Do you know any investors?

Yes. Yes I do. So do you!

Almost every time I finish talking to an individual founder or a group of early stage entrepreneurs, I am asked, “Do you know any investors?” Of course I do. Investors are part of my life. And they are part of your life, too! The trick is learning how to recognize them and connect to them in a meaningful way.

Recognizing Startup Investors:

Most of them look like people… because they are. These are individuals with extra cash to deploy, hopefully in your direction. The others are organizations like investor clubs, angel investor groups and venture capitalists, also with extra cash to deploy, hopefully in your direction.

Below are a few differences between Individual Investors and Investor Clubs and how you can stay on track with both. In my next post, we will talk about Angel Investor Groups and Venture Capitalists.

Individual Investors:

They are individuals just like you. People who have hopes, dreams, goals, expertise in a specific field, and experiences that make them interesting. The difference that you are looking for is that they may have more disposable cash than you do. That extra cash makes them ideal investor prospects. However, if we forget that they are real people, the relationship gets awkward.

Tip: Stay focused on treating Investors just like you would want to be treated if the roles were reversed. Don’t be a professional beggar. It’s not who you are and it’s not who they want to hang out with. Be you. Let them be them. Let the investment be a natural byproduct of your mutually beneficial relationship.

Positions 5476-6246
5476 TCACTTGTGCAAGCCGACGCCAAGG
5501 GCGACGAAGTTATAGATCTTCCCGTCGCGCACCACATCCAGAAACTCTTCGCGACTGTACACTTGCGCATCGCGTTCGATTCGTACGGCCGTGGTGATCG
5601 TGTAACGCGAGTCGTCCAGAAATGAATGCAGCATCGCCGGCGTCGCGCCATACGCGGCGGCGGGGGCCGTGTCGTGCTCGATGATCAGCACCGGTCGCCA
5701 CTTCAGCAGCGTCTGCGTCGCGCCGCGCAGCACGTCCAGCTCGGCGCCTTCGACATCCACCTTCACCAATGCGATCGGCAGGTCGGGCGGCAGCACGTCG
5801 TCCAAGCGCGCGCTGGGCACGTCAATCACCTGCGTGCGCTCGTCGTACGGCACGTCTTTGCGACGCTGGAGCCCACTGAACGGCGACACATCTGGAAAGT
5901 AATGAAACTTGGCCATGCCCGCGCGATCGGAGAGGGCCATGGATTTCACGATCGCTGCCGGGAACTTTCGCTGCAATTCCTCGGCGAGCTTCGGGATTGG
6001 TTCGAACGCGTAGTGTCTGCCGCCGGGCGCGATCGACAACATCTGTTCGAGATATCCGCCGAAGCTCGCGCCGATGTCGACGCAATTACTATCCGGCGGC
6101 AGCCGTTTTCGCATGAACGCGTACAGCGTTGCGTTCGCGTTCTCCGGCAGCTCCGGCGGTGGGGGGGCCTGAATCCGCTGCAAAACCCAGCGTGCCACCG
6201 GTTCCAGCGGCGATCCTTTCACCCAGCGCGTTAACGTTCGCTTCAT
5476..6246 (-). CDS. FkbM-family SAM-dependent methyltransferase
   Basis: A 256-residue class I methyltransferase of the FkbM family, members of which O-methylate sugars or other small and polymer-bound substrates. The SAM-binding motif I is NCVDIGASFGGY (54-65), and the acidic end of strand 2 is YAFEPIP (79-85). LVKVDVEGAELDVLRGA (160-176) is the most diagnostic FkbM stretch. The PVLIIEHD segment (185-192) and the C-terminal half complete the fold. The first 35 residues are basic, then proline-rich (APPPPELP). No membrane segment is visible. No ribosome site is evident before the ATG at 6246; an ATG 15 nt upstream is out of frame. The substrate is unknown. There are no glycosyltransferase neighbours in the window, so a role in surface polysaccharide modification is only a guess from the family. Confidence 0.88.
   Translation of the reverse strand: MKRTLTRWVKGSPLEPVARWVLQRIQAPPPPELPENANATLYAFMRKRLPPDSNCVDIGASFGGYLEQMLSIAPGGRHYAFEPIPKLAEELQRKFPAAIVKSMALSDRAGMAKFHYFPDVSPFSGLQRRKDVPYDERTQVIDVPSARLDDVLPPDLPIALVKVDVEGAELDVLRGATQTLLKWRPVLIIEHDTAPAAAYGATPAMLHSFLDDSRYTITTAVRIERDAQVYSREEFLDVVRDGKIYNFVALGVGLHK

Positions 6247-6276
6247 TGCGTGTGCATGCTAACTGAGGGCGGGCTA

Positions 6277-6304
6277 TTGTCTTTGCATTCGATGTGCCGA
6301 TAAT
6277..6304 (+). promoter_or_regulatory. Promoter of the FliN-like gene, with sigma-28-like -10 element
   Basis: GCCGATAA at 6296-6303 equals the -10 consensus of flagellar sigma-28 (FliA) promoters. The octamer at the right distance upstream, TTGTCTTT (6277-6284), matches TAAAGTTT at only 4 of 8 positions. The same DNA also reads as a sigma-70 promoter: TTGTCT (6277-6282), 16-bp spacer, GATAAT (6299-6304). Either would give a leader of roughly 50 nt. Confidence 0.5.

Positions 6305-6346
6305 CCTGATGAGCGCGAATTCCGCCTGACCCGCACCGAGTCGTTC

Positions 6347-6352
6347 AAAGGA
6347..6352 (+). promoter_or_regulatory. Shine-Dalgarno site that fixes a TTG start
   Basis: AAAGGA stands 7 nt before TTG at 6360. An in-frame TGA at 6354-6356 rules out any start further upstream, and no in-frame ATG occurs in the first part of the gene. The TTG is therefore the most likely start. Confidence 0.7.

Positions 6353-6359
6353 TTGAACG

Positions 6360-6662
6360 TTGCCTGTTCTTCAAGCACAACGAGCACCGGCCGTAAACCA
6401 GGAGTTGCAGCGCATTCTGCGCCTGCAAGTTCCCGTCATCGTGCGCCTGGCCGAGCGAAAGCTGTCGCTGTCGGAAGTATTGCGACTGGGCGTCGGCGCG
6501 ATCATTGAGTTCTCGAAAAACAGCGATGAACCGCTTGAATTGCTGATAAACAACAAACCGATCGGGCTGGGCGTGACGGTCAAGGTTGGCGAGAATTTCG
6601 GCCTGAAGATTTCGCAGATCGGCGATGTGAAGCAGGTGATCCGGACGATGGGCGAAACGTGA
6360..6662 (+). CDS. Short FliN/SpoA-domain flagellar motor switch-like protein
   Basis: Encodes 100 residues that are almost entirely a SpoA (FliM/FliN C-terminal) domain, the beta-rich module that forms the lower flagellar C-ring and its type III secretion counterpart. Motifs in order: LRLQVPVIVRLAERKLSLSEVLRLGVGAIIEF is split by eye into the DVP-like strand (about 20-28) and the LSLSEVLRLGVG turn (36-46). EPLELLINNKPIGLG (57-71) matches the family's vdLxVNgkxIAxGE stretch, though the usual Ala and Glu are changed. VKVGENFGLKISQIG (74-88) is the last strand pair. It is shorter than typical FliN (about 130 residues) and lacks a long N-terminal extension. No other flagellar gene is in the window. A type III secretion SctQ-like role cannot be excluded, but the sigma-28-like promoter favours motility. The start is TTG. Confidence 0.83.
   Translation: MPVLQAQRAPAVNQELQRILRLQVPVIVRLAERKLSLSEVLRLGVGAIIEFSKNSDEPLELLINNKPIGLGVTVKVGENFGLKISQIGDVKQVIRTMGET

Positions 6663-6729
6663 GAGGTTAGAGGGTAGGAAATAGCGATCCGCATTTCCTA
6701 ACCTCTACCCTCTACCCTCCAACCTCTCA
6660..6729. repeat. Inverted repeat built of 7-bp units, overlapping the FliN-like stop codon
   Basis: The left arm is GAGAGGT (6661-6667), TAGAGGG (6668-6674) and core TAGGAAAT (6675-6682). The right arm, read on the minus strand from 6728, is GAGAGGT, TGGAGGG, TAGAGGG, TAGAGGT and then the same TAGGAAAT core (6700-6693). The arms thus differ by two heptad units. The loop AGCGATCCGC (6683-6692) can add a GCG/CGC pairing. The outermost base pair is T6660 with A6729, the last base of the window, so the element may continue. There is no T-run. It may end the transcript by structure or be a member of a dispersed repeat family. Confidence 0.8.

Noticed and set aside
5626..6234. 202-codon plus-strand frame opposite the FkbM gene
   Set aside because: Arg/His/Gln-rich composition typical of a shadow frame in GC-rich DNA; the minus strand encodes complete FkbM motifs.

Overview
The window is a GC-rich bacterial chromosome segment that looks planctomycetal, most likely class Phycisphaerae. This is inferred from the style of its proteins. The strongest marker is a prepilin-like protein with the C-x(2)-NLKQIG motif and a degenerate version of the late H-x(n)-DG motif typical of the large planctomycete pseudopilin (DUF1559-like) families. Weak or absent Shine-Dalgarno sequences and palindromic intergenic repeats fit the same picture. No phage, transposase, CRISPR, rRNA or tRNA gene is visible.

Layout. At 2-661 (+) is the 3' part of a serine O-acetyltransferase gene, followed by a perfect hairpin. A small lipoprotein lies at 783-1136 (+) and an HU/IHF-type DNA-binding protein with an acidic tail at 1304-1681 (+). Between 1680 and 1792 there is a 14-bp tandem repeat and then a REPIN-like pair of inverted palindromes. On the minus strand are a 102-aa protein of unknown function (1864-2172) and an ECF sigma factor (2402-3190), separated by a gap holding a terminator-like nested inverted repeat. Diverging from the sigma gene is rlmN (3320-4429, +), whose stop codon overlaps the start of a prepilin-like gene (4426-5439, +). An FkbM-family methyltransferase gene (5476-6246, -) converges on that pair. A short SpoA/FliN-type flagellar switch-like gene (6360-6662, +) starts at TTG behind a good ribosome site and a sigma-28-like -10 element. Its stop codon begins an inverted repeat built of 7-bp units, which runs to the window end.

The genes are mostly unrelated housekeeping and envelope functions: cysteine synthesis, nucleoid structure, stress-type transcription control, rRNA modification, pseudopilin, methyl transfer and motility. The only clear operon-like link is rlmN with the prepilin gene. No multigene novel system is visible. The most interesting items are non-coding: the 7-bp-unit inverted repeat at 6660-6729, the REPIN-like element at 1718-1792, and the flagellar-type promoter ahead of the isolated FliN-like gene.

Investor Clubs:

These are like very serious book clubs, but instead of books they study businesses as a group, and once they find a business they like, they invest as a group or occasionally as individuals if the group cannot agree. Most of the investment club members are not professional business analysts any more than most book club members are professional authors. These are investor hobbyists.

Tip: Your approach to these groups will typically be via an individual group member that brings your business to the attention of the group. As always, your personal relationship matters here. However, these groups typically get more analytical and ask for way more details than your average individual investor. Be prepared to present your data truthfully and diligently. Also expect some seemly random data requests. One of the best parts about Investor Clubs is that they are not professionals, consequently they think of really random, creative and insightful questions. Answering their questions will often make you and your business more likely to succeed.

No matter what type of investor you are talking to, relationships are SO important. Know real people, listen to real people and make connections that are mutually beneficial with real people.

See you in the next post where we can talk about Angel Investor groups and Venture Capitalists.